Not once yielding the right hand of the boy which was clasped to and in his own, the laird closed the door of the room, and advancing the whole length of it, stopped at a sofa covered with a rich brocade, and seating himself thereon, slowly, and with a kind of care, drew him between his thin knees, and began to talk to him. Now there was this difference between the relation of these two and that of most fathers and sons, that, thus taken into solemn solitude by his old father, the boy felt no dismay, no sense of fault to be found, no troubled expectation of admonition. Reverence and love held about equal sway in his feeling towards his father. And while the grandmother looked down on Cosmo as the son of his mother, for that very reason his father in a strange lovely way reverenced his boy: the reaction was utter devotion.
Cosmo stood and looked in his father's eyes--their eyes were of the same colour.--that bright sweet soft Norwegian blue--his right hand still clasped in his father's left, and his left hand leaning gently on his father's knee. Then, as I say, the old man began to talk to the young one. A silent man ordinarily, it was from no lack of the power of speech, for he had a Celtic gift of simple eloquence.
"This is your birthday, my son."
"You are now fourteen."
"You are growing quite a man."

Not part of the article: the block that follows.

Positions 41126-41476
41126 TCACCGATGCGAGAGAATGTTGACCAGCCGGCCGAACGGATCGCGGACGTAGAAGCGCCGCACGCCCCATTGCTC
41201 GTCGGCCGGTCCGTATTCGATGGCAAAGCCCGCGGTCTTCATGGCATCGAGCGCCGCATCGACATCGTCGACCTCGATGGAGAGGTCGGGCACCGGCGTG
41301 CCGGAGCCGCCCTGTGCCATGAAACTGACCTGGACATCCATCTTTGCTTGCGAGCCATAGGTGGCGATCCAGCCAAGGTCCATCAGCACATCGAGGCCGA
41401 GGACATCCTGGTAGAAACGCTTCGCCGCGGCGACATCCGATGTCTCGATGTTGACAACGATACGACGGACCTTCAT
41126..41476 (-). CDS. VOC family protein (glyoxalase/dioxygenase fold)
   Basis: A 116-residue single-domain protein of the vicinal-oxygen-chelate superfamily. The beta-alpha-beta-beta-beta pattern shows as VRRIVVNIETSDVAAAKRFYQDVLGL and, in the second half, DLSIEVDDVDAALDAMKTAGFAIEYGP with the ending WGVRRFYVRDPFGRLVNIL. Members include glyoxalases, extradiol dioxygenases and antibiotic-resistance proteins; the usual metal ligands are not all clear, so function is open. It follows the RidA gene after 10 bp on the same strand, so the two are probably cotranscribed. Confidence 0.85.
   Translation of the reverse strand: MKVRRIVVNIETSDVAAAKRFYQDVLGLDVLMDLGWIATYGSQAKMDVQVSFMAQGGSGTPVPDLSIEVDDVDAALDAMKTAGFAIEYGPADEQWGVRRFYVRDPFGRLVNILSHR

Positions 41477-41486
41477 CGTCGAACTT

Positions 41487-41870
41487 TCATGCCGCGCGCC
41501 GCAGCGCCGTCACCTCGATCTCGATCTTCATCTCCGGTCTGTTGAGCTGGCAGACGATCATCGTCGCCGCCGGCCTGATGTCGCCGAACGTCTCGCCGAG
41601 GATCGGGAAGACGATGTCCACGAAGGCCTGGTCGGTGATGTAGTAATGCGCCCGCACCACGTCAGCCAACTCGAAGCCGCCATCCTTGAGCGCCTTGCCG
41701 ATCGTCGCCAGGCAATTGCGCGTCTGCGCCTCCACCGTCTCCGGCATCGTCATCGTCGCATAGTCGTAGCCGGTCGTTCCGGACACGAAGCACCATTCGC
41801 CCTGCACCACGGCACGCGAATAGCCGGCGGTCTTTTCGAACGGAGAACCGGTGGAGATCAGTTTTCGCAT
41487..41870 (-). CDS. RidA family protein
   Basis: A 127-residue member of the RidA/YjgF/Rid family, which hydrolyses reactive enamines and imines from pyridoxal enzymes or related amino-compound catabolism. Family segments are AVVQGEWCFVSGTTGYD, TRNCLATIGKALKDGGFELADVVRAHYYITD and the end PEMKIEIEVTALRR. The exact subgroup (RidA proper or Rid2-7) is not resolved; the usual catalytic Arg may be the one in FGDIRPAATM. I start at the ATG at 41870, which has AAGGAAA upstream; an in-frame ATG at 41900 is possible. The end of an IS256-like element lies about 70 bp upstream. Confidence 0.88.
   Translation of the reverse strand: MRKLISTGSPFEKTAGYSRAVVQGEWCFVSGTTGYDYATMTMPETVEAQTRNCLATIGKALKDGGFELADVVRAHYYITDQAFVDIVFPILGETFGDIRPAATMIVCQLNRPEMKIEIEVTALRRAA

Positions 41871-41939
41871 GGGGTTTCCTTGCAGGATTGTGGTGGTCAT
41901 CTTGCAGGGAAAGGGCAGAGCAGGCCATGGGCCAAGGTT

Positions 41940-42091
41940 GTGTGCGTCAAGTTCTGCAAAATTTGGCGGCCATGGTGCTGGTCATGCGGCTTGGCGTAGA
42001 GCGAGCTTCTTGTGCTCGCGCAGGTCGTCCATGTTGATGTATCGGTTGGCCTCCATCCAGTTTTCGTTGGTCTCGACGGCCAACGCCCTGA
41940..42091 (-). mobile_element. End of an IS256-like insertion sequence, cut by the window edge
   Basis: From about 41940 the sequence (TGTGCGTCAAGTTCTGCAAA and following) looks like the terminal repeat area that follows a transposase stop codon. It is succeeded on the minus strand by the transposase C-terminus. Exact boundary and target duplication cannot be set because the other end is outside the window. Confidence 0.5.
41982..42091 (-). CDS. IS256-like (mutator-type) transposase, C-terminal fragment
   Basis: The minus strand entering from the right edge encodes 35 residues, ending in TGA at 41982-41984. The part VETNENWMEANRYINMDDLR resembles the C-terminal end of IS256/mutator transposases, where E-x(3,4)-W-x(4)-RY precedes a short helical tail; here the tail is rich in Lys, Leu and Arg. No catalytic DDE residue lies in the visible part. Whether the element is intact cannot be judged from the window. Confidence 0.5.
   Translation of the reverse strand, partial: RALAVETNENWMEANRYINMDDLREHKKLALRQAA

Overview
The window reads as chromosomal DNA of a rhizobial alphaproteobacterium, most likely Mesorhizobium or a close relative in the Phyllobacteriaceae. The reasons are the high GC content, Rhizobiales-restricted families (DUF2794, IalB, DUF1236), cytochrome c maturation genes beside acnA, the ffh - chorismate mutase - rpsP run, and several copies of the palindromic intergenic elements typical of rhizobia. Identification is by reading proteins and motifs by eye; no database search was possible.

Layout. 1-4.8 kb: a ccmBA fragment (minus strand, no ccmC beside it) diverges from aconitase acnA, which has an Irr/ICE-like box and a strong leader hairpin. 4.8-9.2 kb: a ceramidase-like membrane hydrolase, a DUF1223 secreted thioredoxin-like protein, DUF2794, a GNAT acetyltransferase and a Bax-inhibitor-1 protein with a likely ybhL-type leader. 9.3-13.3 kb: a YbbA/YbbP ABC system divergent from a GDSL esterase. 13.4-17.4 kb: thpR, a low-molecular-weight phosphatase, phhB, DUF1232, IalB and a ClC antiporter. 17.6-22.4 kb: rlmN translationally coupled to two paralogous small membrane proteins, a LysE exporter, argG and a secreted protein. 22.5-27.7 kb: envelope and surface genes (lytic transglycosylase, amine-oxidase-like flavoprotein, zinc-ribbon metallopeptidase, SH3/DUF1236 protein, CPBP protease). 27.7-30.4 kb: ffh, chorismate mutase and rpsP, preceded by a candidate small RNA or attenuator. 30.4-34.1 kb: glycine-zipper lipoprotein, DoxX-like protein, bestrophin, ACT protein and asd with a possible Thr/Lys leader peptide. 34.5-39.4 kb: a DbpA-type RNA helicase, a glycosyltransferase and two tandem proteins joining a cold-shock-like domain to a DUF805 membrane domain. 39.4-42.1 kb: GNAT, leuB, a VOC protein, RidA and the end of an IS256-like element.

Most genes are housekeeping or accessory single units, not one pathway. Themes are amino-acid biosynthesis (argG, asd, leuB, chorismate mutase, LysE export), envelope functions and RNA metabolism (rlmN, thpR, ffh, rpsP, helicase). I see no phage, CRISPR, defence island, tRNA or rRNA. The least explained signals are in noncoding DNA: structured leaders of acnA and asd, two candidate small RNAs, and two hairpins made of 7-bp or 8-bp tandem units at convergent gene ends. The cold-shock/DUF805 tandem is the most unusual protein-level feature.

"I don't know, papa."
"So much of a man, at least, my Cosmo, that I am going to treat you like a man this day, and tell you some things that I have never talked about to any one since your mother's death.--You remember your mother, Cosmo?"
This question he was scarcely ever alone with the boy without asking--not from forgetfulness, but from the desire to keep the boy's remembrance of her fresh, and for the pure pleasure of talking of her to the only one with whom it did not seem profane to converse concerning his worshipped wife.
"Yes, papa, I do."
The laird always spoke Scotch to his mother, and to Grizzie also, who would have thought him seriously offended had he addressed her in book-English; but to his Marion's son he always spoke in the best English he had, and Cosmo did his best in the same way in return.
"Tell me what you remember about her," said the old man.
He had heard the same thing again and again from the boy, yet every time it was as if he hoped and watched for some fresh revelation from the lips of the lad--as if, truth being one, memory might go on recalling, as imagination goes on foreseeing.
"I remember," said the boy, "a tall beautiful woman, with long hair, which she brushed before a big, big looking-glass."